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A Man Who Has Nothing In Particular To Recommend Him Discusses All Sorts of Subjects at Random as Though He Knew Everything

Can You Hear Me

If the rain comes they run and hide their heads.
They might as well be dead.
If the rain comes, if the rain comes.

It rained all night, and hard. All day yesterday. It seems to rain all the time, but of course that’s not possible. But seeming matters, for we are animals. There has been no summer to speak of. July is the average hottest month here. We may never have summer at all.

The hottest temperature ever recorded here in Marion was 100 degrees, in 1975. I’m fairly certain we have never touched 80 even once this month, though it is the average high temperature we should expect here in July.

When the sun shines they slip into the shade
And drink their lemonade.
When the sun shines, when the sun shines.
Rain, I don’t mind.
Shine, the weather’s fine.

It is an interior life I live, anyway. I see four concrete walls all day, lighted by dreary fluorescents, and by the time that’s over so is any daylight, so you get a kind of submarine vibe in your life.

One searches for meaning everywhere, including where it is unlikely to be found. It has occurred to me that the vital thing is the promise of something. The availability of many things, whether you care to use them or not at any given time, matters. The car in the driveway serves a purpose far beyond the time you’re actively driving it. The car itself is just a hood ornament on the important thing: Mobility. I could leave and go elsewhere if I wanted to or needed to is a profoundly important idea. It is why it captivated the American psyche.

I can show you that when it starts to rain,
Everything’s the same.
I can show you, I can show you.
Rain, I don’t mind.
Shine, the weather’s fine.

We are hectored. Persons whose intellectual cupboard resembles a penthouse refrigerator — empty because they know they’re going to eat in a restaurant for every meal — are wondering why you have food in your larder. Telling you that you don’t need a lot of things. These things are a burden and you’d be happier without them. You’re not using them right now, so they are of doubtful utility. They demonstrate your existential car is useless by pointing out that you don’t drive in a circle around your astral abode all the time. Wouldn’t you be happier on the transcendental tram?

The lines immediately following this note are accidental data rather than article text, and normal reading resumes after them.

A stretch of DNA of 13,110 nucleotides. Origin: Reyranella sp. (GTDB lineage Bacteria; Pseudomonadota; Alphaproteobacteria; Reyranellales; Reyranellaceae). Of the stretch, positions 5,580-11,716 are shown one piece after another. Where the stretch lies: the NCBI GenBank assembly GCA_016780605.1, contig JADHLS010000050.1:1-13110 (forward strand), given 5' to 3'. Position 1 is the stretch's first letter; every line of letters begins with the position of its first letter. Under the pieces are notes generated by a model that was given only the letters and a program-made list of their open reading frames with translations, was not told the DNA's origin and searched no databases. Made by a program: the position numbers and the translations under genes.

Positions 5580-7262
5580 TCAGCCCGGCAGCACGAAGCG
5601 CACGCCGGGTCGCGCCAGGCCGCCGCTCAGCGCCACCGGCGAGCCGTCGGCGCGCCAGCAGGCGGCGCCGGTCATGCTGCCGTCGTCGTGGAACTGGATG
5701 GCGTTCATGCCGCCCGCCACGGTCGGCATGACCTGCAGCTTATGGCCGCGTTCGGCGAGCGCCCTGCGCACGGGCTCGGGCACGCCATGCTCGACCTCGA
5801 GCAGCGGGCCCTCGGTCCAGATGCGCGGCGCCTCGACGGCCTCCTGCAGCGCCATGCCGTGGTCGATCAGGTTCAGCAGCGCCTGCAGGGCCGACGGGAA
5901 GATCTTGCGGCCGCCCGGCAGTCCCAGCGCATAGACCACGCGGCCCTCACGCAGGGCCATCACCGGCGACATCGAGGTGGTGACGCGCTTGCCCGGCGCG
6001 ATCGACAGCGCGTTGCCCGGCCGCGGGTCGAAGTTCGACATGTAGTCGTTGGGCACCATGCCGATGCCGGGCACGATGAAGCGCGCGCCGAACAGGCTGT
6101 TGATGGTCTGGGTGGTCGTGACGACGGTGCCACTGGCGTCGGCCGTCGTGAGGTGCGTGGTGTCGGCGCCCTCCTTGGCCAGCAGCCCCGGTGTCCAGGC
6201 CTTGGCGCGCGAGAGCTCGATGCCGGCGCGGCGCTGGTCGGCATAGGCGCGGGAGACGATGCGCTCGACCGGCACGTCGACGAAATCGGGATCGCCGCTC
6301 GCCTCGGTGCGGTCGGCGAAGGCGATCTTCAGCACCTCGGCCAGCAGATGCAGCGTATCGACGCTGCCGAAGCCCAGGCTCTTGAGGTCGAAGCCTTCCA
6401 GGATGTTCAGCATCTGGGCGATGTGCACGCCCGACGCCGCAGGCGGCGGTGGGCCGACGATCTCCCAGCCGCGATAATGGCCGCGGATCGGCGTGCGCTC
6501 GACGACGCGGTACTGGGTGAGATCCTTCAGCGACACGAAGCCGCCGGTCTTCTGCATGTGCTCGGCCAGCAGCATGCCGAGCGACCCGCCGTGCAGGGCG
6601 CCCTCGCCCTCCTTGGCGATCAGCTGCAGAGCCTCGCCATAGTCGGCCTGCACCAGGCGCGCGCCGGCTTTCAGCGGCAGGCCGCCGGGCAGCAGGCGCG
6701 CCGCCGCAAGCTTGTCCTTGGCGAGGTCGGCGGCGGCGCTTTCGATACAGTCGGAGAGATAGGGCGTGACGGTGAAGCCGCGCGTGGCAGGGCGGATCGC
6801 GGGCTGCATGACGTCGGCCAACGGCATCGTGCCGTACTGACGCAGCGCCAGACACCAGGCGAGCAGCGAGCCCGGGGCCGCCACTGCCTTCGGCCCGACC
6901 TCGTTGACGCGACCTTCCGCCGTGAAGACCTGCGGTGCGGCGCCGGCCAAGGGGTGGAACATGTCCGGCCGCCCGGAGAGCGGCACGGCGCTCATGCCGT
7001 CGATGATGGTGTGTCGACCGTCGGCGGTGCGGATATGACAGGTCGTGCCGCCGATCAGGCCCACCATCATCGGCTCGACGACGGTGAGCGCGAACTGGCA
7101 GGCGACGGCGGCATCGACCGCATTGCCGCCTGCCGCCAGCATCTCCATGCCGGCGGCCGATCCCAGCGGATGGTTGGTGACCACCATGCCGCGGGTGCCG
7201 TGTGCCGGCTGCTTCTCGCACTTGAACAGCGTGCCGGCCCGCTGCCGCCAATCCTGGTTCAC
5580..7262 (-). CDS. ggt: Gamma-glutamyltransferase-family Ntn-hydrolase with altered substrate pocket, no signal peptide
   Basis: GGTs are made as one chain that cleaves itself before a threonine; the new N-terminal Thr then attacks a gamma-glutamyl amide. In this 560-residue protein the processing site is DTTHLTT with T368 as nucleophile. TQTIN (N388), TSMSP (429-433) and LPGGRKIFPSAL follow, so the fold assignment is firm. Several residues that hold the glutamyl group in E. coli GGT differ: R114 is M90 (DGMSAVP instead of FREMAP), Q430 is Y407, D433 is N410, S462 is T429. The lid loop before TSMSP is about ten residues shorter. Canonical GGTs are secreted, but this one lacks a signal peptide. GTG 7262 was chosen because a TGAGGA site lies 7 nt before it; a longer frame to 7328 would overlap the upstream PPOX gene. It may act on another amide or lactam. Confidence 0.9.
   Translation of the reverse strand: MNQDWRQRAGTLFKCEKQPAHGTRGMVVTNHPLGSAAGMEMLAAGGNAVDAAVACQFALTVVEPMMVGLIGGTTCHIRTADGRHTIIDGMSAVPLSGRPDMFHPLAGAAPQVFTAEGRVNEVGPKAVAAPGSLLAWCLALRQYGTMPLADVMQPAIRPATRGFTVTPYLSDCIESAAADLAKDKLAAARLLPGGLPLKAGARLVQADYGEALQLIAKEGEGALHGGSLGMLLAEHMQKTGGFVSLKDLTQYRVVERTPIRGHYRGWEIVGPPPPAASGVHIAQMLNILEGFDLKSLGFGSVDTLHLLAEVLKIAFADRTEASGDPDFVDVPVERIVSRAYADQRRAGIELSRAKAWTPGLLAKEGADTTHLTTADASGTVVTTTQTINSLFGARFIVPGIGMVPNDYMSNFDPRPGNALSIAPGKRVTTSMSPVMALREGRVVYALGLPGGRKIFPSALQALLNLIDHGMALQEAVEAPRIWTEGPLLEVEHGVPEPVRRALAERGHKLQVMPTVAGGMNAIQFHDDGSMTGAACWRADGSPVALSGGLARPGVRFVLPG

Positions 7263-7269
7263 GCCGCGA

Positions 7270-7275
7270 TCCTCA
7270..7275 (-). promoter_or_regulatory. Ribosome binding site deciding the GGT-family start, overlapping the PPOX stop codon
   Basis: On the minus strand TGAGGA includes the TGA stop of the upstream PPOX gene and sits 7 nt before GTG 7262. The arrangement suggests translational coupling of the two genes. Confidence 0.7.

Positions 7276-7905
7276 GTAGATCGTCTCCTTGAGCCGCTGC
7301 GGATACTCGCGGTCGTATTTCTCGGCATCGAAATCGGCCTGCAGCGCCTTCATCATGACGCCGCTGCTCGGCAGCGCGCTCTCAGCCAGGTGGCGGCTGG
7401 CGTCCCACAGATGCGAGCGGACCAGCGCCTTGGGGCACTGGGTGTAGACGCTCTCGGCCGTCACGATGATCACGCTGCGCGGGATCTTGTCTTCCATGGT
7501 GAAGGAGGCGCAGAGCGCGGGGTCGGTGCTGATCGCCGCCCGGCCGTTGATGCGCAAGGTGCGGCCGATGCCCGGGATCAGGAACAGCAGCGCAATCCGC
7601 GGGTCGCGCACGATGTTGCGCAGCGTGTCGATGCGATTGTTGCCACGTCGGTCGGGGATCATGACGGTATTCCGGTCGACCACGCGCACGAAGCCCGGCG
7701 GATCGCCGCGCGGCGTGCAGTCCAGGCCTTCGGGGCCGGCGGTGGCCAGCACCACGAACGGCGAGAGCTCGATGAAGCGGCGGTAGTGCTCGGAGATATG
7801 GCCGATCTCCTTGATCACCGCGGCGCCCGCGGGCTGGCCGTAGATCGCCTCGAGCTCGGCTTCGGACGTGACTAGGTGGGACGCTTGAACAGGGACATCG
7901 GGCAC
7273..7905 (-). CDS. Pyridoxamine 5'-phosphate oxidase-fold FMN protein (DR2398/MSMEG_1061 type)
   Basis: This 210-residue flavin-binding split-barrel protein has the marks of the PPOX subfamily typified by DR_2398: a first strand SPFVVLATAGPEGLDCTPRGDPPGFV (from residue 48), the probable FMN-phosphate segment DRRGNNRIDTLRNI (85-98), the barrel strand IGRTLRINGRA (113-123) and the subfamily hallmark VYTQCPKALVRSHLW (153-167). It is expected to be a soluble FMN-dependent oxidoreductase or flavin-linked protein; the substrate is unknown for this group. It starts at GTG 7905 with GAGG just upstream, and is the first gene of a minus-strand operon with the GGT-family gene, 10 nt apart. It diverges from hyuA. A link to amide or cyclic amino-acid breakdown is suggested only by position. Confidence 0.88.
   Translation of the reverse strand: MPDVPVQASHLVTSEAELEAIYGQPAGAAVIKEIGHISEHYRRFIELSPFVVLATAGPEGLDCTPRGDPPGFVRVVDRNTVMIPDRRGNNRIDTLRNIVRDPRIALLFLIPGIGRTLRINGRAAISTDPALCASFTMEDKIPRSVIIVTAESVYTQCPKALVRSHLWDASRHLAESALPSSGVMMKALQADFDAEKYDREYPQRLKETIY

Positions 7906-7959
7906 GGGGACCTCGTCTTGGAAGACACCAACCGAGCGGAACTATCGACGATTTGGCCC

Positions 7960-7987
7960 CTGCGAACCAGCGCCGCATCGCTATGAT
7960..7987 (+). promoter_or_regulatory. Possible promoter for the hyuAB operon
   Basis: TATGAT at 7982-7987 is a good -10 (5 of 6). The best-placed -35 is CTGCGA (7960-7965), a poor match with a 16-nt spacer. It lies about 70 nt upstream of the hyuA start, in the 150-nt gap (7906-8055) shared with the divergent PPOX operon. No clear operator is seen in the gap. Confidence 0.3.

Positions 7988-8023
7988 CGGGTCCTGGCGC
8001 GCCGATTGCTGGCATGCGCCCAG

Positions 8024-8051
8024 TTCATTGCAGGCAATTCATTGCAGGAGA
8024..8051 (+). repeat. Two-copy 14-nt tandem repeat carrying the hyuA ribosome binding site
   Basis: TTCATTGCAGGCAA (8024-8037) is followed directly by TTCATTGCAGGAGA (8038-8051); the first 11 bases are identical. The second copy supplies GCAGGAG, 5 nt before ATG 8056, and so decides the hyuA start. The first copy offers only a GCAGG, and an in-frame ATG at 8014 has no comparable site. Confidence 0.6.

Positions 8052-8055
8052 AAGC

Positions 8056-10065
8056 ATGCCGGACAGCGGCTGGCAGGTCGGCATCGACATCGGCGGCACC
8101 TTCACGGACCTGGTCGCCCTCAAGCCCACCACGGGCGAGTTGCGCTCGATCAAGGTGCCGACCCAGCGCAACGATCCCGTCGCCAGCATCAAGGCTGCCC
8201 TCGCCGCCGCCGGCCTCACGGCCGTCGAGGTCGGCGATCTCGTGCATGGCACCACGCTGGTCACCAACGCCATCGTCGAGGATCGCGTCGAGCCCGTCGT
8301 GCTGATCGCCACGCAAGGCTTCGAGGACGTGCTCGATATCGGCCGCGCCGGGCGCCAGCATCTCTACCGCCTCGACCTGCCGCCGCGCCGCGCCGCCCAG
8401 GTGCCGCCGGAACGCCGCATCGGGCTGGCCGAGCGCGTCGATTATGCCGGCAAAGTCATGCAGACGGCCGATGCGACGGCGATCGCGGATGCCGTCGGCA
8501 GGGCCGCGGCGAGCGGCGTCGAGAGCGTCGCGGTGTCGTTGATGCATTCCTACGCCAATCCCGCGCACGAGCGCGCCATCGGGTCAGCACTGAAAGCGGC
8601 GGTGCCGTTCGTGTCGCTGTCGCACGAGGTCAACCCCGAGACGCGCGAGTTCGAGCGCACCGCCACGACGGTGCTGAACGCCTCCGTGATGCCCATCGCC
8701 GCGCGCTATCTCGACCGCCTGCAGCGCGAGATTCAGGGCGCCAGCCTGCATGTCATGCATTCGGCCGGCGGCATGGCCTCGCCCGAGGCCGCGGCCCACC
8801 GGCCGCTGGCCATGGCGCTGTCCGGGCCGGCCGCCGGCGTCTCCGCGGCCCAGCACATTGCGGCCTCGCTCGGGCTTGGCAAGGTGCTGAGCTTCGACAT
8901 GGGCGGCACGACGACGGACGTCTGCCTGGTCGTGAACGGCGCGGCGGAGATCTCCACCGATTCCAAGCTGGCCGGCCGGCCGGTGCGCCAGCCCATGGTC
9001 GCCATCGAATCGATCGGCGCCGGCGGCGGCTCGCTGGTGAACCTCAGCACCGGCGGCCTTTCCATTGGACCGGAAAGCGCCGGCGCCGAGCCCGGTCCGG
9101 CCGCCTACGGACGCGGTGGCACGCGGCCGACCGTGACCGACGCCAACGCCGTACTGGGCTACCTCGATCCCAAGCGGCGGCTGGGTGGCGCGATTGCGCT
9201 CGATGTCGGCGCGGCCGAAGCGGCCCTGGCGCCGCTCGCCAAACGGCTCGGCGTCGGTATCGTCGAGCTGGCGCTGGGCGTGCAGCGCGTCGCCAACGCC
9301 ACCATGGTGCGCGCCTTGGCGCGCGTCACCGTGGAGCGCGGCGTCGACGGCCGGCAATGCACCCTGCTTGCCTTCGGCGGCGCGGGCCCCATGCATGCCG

No. A real adult lives for the promise of things.

Can you hear me, that when it rains and shines,
It’s just a state of mind?
Can you hear me, can you hear me?

11 Responses

  1. ed in texas

    Those people that tell you to not burden yourself with unnecessary thoughts or ideas are also those who never contemplate ever doing anything different.

    Weather-wise, down here in Texas it's been 80 at night, banging up against 100 during the day, and a drought with fire weather warnings. (In between deluges.)
    That's the thing about the weather here; whatever it is, you get a lot of it.

  2. Yes, the key is to surround oneself with objects that are also transparent windows into eternity. Half the trick is in how one looks at them, in order to "unlock the promise."

    However, I wouldn't work under fluorescents, since they provide a very unnatural spectrum of Light, which affects the brain directly.

  3. Have you been working on a honey-do list because you seem very melon-choly lately. Perhaps my worry is fruitless.

  4. George was right. He and his little band did invent music television. You could say they reigned over the industry like that. I wouldn't, but you could.

    Phil in Va Beach

  5. What makes that a great video is the Beatles are in it.
    I know that weather you’re talking about. Born in Fall River, raised in Tiverton, married then off to Westport (MA) and now in Mystic. Once, not long ago I had a commute from Westport to Groton – many days drove through 3 weather systems.
    I knew a fine furniture maker in Padenarum – but I still don’t know how to spell the name of that town. Anyway, he was a nice man and he sold me a very nice piece of black walnut I used to make a mantle clock for my dear bride-to-be over 20 years ago while I was very poor art student.
    I’m afraid I’m almost out of town names to drop.
    I think it’s supposed to rain tomorrow. It’s not my fault.
    Also happy to report that I’m the 12,000 viewer of your profile.

  6. If I could, from my perch on the southern edge of the Texas hill country, I would trade you some breath-crushing, brain-baking heat for an inch of your rain.

  7. I used to drive a 1967 International Harvester Metro – kind of looked like a bread truck, only one no self respecting bread company would use. It had a four speed, but the first gear was so low, you could start it with it in gear – the starter would drive the whole van along until it started. Three of the six cylinders were pretty reliable. Exhaust leaked into the passenger compartment, so I had to drive with the doors open – kinda dicey at -30F. At -35F, the grease in the wheels got so stiff it wouldn't go over 25 mph.

    My wife never understood why I loved that thing. It had unlimited potential.

  8. No rain in Austin, I believe the clouds have forgotten how.

    I like my many things, they give me pleasure.

    I'd like to have more.

  9. If you have to live an interior life, kill the dreary fluorescents. They definitely cause a kind of submarine vibe in your life.

    Full spectrum fluorescent lighting will lift your mood. I have been using them for years in every one of my workplaces.

    One can experience 10 hour days at full tilt without feeling like the walking dead.

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